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April 10th, 2014

Do you hate updating your passwords whenever there’s a new hack?

Advice about changing passwords from AVAST.

Change your passwords as a precaution against the Heartbleed bug.

We reported yesterday about the serious Heartbleed  bug which allows hackers to steal encryption keys from nearly two-thirds of all websites.

“This is probably the worst bug discovered this year. We believed in the security of SSL/TLS, and now discover that it comes with a hole that allows anyone to read our personal information such as passwords, cookies or even server’s private keys,” said Jiri Sejtko, Director of the AVAST Virus Lab. “We, as end users, simply can’t do anything, but make sure we are as secure as possible.”

That means changing your passwords. Again.

If just thinking about changing all your passwords makes you want to jump out the window, then here are a few tricks to help make it a little less painful. At the end of this post, we’ll share a tip on how to make password creation, as well as remembering them all, as easy-as-pie. So go all the way to the end. ;)

Why do cybercrooks want your password?

It takes serious effort to hijack accounts, so there must be some payoff at the end for cybercrooks.  Obviously, it’s not to get your vacation photos. Money is the most common motivation. Your money.

There are many ways of turning stolen data into money, but one of them is worth highlighting. Research shows that 55% of us reuse passwords on different sites. It is likely that you use the same password for Facebook  that you use for your bank account.  This means that cybercrooks can steal your money much easier. Never use the same passwords on different sites, especially for really important services.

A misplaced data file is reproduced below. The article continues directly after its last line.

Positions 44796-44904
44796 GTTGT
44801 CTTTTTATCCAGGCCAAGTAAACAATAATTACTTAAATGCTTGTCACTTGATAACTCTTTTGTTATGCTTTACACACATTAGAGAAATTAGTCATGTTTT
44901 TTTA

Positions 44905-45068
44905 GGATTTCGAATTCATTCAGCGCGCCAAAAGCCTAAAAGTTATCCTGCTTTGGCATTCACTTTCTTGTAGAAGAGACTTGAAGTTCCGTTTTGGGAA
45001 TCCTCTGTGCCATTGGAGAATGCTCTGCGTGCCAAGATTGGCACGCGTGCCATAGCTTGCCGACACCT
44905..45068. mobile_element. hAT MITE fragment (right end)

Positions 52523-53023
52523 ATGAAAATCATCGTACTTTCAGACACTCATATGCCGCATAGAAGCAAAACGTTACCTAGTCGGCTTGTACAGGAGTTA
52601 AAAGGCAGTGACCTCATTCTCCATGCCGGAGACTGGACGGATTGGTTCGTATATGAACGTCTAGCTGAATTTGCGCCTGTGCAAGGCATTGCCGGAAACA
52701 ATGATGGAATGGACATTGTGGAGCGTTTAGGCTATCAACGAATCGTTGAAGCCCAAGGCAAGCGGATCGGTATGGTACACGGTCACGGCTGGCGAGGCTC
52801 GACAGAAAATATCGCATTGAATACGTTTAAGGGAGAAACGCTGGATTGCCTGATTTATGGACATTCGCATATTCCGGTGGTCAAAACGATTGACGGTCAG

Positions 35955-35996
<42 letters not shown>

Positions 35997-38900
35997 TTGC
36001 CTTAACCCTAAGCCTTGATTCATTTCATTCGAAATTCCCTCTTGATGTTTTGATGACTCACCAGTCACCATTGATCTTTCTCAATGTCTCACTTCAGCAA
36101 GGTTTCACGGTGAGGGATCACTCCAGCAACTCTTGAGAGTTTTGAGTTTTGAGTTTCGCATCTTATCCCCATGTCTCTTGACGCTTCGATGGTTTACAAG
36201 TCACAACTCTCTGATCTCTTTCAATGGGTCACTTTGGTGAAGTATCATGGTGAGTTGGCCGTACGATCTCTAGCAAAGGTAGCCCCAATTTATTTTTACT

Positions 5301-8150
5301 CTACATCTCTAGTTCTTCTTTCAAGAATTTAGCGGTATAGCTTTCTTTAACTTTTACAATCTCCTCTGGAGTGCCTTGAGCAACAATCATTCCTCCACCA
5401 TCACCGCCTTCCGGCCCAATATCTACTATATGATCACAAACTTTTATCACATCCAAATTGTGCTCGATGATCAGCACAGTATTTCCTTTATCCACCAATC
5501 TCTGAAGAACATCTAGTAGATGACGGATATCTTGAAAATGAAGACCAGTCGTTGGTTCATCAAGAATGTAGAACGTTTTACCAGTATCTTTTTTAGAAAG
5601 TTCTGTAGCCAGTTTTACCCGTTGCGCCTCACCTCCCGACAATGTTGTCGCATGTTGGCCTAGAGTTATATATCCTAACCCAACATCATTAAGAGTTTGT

Password basics

1. Use a random collection of letters (uppercase and lowercase), numbers and symbols

2. Make it 8 characters or longer

3. Create a unique password for every account

Tricks and tips

Maximum password security requires at least seven characters, a mix of upper and lower case, a few symbols, and a sense of humor.

Create an acronym using a meaningful, easy-to-remember piece of information. Use a sentence like My wedding anniversary is 28 December, 2001. That phrase turns into this password, Mwai28/Dec.01.

Many sites require a special symbol like ` ~ ! @ # $ % ^ & * ( ) _ – + = { } [ ] \ | : ; ” ‘ < > , . ? /. Use some of those to replace letters. Your password can be this, M<>ai28/Dec.0!.

Read more…

Categories: General, How to Tags: , ,
April 9th, 2014

Heartbleed affects much of internet. Time to change your passwords again.

Heartbleed security threat scares internetThe security community is buzzing with news of a threat called Heartbleed. The bug reportedly affects nearly two-thirds of all websites, including Yahoo Mail, OKCupid, WeTransfer, and others. The bug takes advantage of a vulnerability in OpenSSL, an open-source protocol used to encrypt vast portions of the web. It allows cybercrooks to steal encryption keys, usernames and passwords, financial data and other sensitive data they have no right to.